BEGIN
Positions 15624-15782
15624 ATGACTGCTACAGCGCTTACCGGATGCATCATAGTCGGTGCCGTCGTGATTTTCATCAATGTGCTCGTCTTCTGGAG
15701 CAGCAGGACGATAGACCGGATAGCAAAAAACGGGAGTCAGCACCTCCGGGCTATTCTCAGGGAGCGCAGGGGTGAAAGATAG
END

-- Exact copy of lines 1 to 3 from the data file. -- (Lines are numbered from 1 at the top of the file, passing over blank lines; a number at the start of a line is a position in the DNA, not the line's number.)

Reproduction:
Positions 15624-15782
15624 ATGACTGCTACAGCGCTTACCGGATGCATCATAGTCGGTGCCGTCGTGATTTTCATCAATGTGCTCGTCTTCTGGAG
15701 CAGCAGGACGATAGACCGGATAGCAAAAAACGGGAGTCAGCACCTCCGGGCTATTCTCAGGGAGCGCAGGGGTGAAAGATAG